Unable to get a debate, let alone a vote, on MONA, in recent years lawmakers have used amendments and rare procedural measures in hopes of forcing the issue onto the agenda.

This continued last week, when Rep. Chris Sander, R-Lone Jack, lobbied to expand the scope of a bill to allow debate on the issue. His efforts failed when his amendment was ruled out of order.

Sander, who is gay, also filed a standalone bill that similarly prohibits discrimination based on a person’s sexual orientation. But unlike other MONA releases, Sander’s does not include gender identity.

He’s open to adding gender identity to his bill, Sander said, “but I don’t feel like I’m the one leading the discussion, because that’s not how it’s done. I identify myself.”

Shira Berkowitz, senior director of public policy and advocacy for PROMO, a statewide organization that champions LGBTQ equality in Missouri, said versions of MONA that only included protections based on sexual orientation probably could have passed years ago in the legislature. But leaving out protections for transgender Missourians isn’t something PROMO is willing to compromise on.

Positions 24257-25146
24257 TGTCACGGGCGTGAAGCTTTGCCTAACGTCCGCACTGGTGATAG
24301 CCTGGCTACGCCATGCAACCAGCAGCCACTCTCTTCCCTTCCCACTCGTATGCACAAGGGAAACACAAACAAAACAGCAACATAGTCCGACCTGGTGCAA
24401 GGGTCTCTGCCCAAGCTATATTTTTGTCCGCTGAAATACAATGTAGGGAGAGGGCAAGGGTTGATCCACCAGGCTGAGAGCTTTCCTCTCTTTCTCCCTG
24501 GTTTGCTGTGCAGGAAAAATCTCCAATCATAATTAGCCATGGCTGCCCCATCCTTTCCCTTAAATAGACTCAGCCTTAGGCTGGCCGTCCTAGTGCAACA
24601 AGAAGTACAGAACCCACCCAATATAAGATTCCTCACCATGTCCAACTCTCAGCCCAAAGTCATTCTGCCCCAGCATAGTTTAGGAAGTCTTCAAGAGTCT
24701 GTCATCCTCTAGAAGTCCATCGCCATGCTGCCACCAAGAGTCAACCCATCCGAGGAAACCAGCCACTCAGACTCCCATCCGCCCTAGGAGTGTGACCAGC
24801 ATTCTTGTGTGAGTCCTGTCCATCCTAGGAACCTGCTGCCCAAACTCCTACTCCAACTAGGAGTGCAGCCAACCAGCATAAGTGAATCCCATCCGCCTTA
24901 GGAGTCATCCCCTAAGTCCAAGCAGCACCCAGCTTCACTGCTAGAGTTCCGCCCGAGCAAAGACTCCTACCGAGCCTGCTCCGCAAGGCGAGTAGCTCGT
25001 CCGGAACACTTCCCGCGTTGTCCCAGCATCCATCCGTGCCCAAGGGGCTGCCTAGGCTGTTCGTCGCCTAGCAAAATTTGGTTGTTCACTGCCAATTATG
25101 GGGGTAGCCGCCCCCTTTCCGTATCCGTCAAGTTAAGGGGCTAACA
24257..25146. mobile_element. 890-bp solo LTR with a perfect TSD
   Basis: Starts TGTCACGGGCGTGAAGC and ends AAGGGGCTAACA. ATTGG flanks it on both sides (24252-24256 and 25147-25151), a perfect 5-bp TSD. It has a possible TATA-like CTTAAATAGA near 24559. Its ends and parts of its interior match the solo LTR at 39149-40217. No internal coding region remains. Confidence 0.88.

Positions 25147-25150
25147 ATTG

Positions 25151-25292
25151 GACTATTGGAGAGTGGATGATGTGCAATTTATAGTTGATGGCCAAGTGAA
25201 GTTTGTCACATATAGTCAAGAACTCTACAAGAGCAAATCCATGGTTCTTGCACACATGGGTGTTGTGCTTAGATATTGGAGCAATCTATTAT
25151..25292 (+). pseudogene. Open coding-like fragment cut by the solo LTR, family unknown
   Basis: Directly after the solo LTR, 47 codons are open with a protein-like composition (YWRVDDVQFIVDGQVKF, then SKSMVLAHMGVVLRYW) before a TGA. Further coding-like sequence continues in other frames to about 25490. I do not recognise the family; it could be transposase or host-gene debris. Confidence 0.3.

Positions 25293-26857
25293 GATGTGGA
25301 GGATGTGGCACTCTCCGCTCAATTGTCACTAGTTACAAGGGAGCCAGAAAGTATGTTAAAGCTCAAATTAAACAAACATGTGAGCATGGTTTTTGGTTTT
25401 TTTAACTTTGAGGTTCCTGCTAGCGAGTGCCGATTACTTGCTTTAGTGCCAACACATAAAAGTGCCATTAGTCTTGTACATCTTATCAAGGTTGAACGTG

This is a position shared by Hannegan.

“So if anything was going to stick in his memory,” Berkowitz said, “then we wanted to make sure it was really something that he would have supported and stood for.”

House debate

For hours during last week’s House debate, Republicans stressed that Basye’s proposal was necessary to ensure fairness in girls’ sports.

“It’s about equal opportunity, because of physiological differences,” Rep. Mike Haffner, R-Pleasant Hill, said.

But Democratic lawmakers who spoke out against the bill noted that the Missouri State High School Activities Association already had a policy outlining requirements for transgender youth participation in sports and argued that transgender children were being used for purposes policies.